Sunday, September 29, 2013

Farewell to the Greatest TV Show - Breaking Bad

 
Hands down, Breaking Bad is my favorite TV show.  Tonight is the series finale... and I'm not sure if I'll be able to contain my emotions after it's over.

If you look at my taste in TV shows (The Sopranos, Sons of Anarchy, Dexter), I'm a huge sucker for Crime Dramas.  But if you really dig deep into the inner workings of Breaking Bad, it does things to set it apart from other shows.  For one thing, the cast is superb (Bryan Cranston, Anna Gunn, and Aaron Paul to name a few).  Second, it mixes real science with its plot (feeding my Engineering mind).  And finally, although I'm sure I could list many more reasons, Breaking Bad makes "cinematic homages" to some of my favorite movies.  As I've mentioned in the past (See Here), Breaking Bad is like a Tarantino screenplay mixed with the quirkiness of a Coen Brothers' film.  If it were up to me, Breaking Bad would be a part of Tarantino Comics - and I'm certain creator Vince Gilligan would agree.  For instance, as seen in the penultimate episode of the series, we see Robert Forster as the "extractor."  With the charisma of Jackie Brown's Max Cherry, Breaking Bad commands performances on par with Tarantino.

Also following suit with Tarantino, Vince Gilligan obtains inspiration from Brian DePalma.  Vince compares Walter White's transformation with Scarface.  Giving honor to the correlation, Scarface actors Mark Margolis and Steven Bauer are featured as Cartel members loathed by Gus Fring.  Even if these actors were merely used to make great homage to Hollywood history, their performances were spot on.  Not only will I miss how these little morsels enhance the plot of Breaking Bad, but the characterizations and star power this show lured was fantastic.

Since we're talking about Tarantino, we might as well fit in a comic book connection.  The creators of Breaking Bad wanted to make Walt comparable with Ozymandias.  Ozymandias is the subject of a poem in which a great ruler whose entire empire later fell into forgotten rubble and ruins.  The final season actually has a promo of Walt reading this sonnet.  In a very similar manner, Alan Moore's Watchmen has a character of the same name who pulled all the strings throughout the series.  Although Ozymandias had a fa├žade of philanthropy and goodness, he was the evil mastermind who planned on restarting the world by destroying it first.

Besides all the connections to pop culture, Breaking Bad created a protagonist I truly love.  If you watch the earlier seasons, Bryan Cranston plays a brilliant and likable character.  But because of his pride, Walt eventually "breaks bad" and becomes a pure criminal relying on impulse rather than scientific method.  Like another AMC character (Don Draper of Mad Men), Walt eventually hits rock bottom. Although he cannot right all his wrongs, I hope he builds himself up for one more justifiable action in the series finale.  I know Walt lost his family, but I hope he can redeem himself by saving Jessie even if it means his own demise.  Regardless, I'm rooting for Team Walt!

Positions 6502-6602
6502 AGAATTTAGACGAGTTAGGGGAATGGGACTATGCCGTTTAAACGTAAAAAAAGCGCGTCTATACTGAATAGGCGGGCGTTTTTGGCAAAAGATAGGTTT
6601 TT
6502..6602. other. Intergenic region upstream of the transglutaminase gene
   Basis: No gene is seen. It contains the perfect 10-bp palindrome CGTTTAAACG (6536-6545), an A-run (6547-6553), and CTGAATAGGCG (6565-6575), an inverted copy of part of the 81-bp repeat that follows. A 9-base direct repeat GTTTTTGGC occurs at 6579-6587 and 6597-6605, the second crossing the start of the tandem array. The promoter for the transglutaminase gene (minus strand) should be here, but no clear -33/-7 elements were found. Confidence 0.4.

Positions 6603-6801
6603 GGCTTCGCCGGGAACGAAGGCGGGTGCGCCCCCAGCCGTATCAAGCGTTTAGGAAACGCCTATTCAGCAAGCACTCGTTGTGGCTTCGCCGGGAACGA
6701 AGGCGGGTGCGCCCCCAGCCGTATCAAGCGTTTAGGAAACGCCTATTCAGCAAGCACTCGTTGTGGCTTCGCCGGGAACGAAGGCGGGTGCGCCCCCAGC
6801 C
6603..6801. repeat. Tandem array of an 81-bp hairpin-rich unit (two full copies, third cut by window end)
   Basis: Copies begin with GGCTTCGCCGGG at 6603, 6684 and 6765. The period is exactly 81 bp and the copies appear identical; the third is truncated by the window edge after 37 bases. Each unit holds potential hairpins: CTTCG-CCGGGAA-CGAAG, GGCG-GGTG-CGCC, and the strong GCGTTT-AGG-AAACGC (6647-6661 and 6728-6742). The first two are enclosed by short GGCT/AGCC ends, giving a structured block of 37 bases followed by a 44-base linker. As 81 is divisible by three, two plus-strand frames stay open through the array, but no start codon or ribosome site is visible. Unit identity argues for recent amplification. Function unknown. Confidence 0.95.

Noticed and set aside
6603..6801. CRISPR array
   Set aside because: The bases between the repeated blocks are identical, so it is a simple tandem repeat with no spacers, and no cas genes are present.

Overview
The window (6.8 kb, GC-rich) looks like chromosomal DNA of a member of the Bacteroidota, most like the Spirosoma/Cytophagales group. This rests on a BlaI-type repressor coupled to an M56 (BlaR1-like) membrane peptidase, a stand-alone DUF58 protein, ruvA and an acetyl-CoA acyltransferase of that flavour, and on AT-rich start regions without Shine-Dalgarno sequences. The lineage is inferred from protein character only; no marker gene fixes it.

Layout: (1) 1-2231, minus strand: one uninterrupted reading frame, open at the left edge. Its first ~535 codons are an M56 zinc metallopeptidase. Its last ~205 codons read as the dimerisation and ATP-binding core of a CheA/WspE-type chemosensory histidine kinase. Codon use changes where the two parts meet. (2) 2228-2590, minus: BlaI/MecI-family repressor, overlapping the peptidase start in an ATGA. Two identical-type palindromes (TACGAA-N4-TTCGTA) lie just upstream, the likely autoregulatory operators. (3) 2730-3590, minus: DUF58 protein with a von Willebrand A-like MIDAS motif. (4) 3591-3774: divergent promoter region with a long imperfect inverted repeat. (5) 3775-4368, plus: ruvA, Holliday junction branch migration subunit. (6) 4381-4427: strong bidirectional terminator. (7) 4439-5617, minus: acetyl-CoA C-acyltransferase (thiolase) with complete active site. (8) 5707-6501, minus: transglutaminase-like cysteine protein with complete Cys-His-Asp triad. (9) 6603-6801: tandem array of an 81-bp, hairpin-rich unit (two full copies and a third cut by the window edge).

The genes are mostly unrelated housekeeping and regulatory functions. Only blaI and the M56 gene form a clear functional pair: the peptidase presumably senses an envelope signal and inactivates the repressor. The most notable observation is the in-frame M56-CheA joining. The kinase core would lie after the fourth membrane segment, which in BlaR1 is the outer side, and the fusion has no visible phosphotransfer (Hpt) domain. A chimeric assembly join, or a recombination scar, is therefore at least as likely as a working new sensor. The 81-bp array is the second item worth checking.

Over the last two years, I'm glad Breaking Bad has gained a huge cult following.  However, I get to brag since I'm one of the lucky ones who enjoyed the show from the very beginning.  I hear of all these people watching multiple seasons in 1 or 2 sittings...  And I don't blame them, I totally understand why!  However, I loyally sat down in front of my TV and watched Breaking Bad in real time for the last 61 Sundays it has aired.  I experienced the pain of weekly cliffhangers, not 1 minute bathroom breaks.  However, I will never forget the sadness and yearning I felt after Jessie pulled the trigger on Gale at the end of Season 3 - I had to wait months to see the outcome.

 
So those of us who gave silly "Hal from Malcolm in the Middle"a chance from the very beginning, tonight's finale is for us.  Although "All Bad Things Must Come to an End," Sunday night will be a night to remember.  And most of all, thank you to the cast and crew for making a sensation that has entertained us for the last few years!

Wednesday, September 11, 2013

Criterion Collection - July 2013 Barnes and Noble Sale Part 4


Here's the last batch of Criterion Collection films I picked up at the Barnes and Noble in Winter Garden (I know, I've waited so long to write that it's going to be the November sale before we know it):
  • The Seventh Seal - I know very little of Ingmar Bergman, however the premise seems very enticing (a knight playing a fateful game of Chess against Death).  Plus, Monty Python mockingly mentions it in their trailer for the Holy Grail.
  • The Battle of Algiers - Filmed in a documentary style, this jammed packed edition tells a story about one of the most bloodiest revolutions in modern history.
  • Purple Noon - Also known as the original "Talented Mr. Ripley," this movie is filled with nail-biting suspense... 
  • The Last Days of Disco - I love when Criterion throws in "modern" films to their collection.  Featuring an awesome soundtrack and a young Kate Beckinsale, I'm excited to sit back and enjoy this movie.
  • Charade - A suspenseful mystery starring Cary Grant and Audrey Hepburn, this romantic thriller was not filmed by Hitchcock, but the great Stanley Donen
  • The Devil's Backbone - Part of Guillermo del Toro's Apocalyptic Vampire Trilogy, this eerie movie takes place during the Spanish Civil war.  With some light-hearted child moments sprinkled throughout this film, this movie is truly powerful, yet terrifying.
I love Criterion, but I'm ready to talk about some new things.  Stay tuned as I'm excited to share my new love for Disney Blu-rays and Shout Factory releases!